In 1977, NASA launched two unmanned missions into space, Voyager 1 and Voyager 2. Though originally intended to study Saturn and Jupiter over the course of two years, the probes have long outlasted and outtraveled their purpose and destination, on course to exit the solar system this month. Attached to each Voyager is a gold-plated record, known as The Golden Record — an epic compilation of images and sounds from Earth encrypted into binary code, the ultimate mixtape of humanity. Engineers predict it will last a billion years. Perhaps unsurprisingly, the Golden Record was
conceived by the great Carl Sagan and was inspired by his childhood visit to the 1939 New York World’s Fair, where he witnessed the famous burial of the Westinghouse time capsule. And while its story is fairly well-known, few realize it’s actually a most magical love story — the story of Carl Sagan and Annie Druyan, the creative director on the Golden Record project, with whom Sagan spent the rest of his life. Voyagers is a beautiful short film by video artist and filmmaker Penny Lane, made of remixed public domain footage — a living testament to the creative capacity of remix culture — using the story of the legendary interstellar journey and the Golden Record to tell a bigger, beautiful story about love and the gift of chance. Lane takes the Golden Record, “a Valentine dedicated to the tiny chance that in some distant time and place we might make contact,” and translates it into a Valentine to her own “fellow traveler,” all the while paying profound homage to Sagan’s spirit and legacy.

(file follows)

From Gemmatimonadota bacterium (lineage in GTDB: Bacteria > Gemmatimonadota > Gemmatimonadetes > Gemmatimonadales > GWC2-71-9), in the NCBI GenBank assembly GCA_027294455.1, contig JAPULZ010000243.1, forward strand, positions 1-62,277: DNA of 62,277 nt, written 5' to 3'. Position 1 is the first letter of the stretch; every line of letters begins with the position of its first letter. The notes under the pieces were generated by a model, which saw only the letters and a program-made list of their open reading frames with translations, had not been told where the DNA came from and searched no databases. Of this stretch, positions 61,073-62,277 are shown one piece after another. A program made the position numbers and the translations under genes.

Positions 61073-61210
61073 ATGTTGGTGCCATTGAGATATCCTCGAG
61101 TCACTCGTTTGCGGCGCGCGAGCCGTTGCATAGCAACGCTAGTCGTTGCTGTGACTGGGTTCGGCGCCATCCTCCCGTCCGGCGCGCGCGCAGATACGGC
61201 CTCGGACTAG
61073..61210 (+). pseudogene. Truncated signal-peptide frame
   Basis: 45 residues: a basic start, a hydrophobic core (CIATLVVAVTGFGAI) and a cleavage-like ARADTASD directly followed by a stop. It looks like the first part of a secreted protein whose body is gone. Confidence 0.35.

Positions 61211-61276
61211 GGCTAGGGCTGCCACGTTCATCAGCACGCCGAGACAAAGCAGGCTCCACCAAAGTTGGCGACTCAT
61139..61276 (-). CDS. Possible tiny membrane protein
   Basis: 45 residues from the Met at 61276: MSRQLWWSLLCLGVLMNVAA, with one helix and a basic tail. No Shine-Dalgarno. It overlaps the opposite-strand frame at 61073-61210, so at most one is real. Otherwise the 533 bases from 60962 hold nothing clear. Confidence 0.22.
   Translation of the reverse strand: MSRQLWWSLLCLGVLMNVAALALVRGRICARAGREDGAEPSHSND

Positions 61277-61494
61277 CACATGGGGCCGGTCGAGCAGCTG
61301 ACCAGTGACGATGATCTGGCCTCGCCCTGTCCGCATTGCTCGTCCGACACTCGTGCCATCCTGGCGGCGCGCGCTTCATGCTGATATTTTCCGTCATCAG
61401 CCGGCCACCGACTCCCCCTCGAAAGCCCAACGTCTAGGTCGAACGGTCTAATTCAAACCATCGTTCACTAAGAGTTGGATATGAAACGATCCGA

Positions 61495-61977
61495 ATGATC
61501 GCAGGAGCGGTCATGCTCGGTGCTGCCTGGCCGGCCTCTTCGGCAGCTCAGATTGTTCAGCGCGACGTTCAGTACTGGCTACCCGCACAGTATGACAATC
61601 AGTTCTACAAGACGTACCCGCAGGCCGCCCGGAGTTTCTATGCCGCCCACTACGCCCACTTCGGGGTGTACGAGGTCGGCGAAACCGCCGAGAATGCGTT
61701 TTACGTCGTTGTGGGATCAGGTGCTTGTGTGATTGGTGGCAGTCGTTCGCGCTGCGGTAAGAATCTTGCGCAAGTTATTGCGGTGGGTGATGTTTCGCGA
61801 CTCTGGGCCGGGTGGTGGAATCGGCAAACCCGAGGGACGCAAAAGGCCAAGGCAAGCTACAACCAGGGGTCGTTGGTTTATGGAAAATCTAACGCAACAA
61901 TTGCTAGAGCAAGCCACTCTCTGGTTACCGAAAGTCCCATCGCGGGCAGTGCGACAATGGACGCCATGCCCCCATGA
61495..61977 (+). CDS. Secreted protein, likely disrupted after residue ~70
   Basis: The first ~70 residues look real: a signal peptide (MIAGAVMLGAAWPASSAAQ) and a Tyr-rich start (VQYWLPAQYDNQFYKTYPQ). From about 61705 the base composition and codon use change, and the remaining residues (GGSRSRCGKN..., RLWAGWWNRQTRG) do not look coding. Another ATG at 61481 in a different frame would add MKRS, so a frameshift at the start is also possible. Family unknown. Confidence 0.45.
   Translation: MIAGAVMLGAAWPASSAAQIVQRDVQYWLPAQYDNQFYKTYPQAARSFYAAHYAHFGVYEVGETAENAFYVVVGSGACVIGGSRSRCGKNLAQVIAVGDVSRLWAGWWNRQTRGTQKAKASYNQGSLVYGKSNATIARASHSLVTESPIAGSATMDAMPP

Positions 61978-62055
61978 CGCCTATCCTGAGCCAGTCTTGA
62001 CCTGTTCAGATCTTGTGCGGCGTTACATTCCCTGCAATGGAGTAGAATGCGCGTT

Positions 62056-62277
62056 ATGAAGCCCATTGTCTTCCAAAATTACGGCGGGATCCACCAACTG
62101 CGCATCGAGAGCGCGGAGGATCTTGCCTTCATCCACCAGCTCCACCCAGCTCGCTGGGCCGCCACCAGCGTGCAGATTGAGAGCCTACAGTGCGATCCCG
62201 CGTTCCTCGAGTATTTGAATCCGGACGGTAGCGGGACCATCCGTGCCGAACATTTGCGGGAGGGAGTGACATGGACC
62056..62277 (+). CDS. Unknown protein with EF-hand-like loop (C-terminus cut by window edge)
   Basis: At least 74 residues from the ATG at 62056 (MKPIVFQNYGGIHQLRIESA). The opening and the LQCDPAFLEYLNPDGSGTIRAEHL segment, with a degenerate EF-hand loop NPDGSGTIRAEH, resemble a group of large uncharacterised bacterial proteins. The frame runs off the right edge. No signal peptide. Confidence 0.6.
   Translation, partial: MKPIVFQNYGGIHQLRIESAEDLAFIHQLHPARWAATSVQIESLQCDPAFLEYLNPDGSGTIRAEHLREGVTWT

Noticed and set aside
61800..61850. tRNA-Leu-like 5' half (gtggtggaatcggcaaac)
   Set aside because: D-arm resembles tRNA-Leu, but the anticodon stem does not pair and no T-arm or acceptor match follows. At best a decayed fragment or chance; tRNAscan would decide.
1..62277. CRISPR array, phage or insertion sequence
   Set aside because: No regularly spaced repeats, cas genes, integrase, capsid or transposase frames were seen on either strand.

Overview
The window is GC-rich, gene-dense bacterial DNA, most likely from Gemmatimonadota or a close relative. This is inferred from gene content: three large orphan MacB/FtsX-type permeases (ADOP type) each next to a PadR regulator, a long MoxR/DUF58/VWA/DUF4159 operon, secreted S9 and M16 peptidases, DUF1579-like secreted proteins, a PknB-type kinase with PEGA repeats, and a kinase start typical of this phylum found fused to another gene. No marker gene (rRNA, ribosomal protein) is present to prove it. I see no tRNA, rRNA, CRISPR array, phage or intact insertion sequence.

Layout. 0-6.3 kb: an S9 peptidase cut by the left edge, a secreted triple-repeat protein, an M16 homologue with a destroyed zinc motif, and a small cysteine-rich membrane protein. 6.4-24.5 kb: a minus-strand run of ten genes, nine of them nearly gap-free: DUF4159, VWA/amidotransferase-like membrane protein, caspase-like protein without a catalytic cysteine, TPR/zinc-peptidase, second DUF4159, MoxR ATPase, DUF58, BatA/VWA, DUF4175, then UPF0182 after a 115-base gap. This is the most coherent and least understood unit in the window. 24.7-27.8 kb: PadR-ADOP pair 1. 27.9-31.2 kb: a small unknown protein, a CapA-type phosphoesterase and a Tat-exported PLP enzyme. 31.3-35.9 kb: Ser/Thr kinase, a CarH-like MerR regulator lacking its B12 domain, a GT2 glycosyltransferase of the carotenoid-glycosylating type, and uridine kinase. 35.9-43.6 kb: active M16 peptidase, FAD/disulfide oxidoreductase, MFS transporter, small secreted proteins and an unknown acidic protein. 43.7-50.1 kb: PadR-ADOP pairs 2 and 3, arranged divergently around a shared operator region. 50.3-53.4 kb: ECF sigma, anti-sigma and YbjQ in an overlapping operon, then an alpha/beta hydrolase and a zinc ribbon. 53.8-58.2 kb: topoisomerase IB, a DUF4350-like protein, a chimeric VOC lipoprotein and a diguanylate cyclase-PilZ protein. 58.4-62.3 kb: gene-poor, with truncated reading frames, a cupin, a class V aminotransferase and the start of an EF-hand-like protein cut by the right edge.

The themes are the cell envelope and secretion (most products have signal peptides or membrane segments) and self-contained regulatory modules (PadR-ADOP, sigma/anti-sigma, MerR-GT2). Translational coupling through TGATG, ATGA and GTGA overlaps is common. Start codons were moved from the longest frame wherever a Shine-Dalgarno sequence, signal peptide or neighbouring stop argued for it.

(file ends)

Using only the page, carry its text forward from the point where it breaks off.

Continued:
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It is mentioned in the film that the voyagers are the most distant man-made objects in space and will be around for a hundred billion years to come!
Original story adapted from: http://www.brainpickings.org/index.php/2011/12/27/the-voyagers-penny-lane-carl-sagan/